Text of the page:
I— Flagrant Sins against Nature


This refusal too often leads them to prevent conception by artificial means. Such actions are sinful because they interfere with the functioning of a natural faculty. To frustrate these powers of nature is a serious matter; serious, indeed, because the conception of every human being involves the creation of a spiritual, immortal soul. For this reason the Church reaffirms its teaching, based on the law of God and of nature, that artificial birth prevention is sinful under any circumstances. As for divorce, it harms human welfare, being contrary to human nature, which tends towards a permanent union bringing security to husband and wife, children and society as a whole. Proof of this is that divorce, while seeming to solve a marital problem, almost invariably causes a host of new problems and evils, individual and social. Marriage is by nature indissoluble, in the sense that it cannot be dissolved by any merely human authority. Indissolubility is of the essence of marriage and an integral part of its constitution. Divorce, by weakening its foundation, places the whole structure of family life—and therefore of society—in peril of collapse.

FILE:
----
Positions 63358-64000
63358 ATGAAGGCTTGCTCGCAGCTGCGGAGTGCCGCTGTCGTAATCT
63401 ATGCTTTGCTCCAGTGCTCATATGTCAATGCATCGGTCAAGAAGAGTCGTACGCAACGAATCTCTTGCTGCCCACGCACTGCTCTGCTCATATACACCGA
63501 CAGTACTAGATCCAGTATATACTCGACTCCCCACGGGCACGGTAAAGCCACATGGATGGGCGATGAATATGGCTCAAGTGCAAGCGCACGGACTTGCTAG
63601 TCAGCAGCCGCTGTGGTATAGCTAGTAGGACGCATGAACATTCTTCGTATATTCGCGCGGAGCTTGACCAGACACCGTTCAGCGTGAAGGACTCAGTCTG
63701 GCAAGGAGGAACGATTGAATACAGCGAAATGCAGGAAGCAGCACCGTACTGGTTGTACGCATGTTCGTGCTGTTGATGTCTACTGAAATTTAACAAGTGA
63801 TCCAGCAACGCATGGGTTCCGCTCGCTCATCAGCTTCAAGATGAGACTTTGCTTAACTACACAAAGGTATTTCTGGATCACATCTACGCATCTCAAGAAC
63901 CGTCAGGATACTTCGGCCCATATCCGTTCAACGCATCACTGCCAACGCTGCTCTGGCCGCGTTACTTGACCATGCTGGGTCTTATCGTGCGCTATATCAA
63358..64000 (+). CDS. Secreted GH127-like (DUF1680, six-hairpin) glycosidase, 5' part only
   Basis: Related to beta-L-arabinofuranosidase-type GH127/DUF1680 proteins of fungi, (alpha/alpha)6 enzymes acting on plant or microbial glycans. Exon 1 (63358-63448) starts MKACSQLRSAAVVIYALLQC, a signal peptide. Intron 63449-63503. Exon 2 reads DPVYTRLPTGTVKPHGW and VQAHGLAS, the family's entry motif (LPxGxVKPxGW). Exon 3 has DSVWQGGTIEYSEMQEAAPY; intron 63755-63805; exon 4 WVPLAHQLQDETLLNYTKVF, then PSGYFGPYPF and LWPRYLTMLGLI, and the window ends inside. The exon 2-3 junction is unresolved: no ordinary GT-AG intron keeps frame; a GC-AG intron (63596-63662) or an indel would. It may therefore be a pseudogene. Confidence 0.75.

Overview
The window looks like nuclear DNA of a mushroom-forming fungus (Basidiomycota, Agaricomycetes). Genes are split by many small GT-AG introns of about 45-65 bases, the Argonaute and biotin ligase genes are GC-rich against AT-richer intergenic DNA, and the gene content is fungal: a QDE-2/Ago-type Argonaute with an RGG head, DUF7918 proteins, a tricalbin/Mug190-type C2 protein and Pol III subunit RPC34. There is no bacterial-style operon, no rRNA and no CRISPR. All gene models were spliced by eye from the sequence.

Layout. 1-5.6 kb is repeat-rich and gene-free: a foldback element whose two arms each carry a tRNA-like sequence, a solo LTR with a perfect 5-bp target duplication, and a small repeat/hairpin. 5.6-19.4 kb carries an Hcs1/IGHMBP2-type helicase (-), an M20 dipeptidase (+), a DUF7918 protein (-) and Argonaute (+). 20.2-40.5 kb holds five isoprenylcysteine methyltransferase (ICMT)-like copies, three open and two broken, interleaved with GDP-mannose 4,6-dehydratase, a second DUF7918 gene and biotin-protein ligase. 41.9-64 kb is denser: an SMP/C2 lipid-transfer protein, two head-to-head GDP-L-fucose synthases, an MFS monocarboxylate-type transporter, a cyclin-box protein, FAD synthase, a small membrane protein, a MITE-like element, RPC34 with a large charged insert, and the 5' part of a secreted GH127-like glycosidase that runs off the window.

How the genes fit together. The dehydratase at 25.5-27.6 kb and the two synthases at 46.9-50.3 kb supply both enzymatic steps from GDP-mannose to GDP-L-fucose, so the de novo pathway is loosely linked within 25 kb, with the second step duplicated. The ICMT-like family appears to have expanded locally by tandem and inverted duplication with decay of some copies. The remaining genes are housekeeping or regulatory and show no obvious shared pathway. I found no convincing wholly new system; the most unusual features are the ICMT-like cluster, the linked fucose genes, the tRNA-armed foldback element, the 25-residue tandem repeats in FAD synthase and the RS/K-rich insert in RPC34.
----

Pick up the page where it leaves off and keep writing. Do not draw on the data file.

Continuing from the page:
Thus, divorce and artificial birth-prevention are flagrant sins against God’s plan for marriage and the family. They are also sins against human nature. Men and women are more tempted to sin in these ways as the difficulties of marriage and family life become excessively burdensome. Weak, misguided couples turn from the personal sacrifices required for domestic peace and the proper rearing of families; in divorce and birth-prevention they seek false solutions to their difficulties. All this emphasizes the need for promoting legitimate ways of mitigating or eliminating the difficulties which tempt men and women to sin against God’s plan. It makes clear the need for formal programs or pre-marital and marital instruction to teach young couples the true nature of marriage and the family.


II— Housing Shortage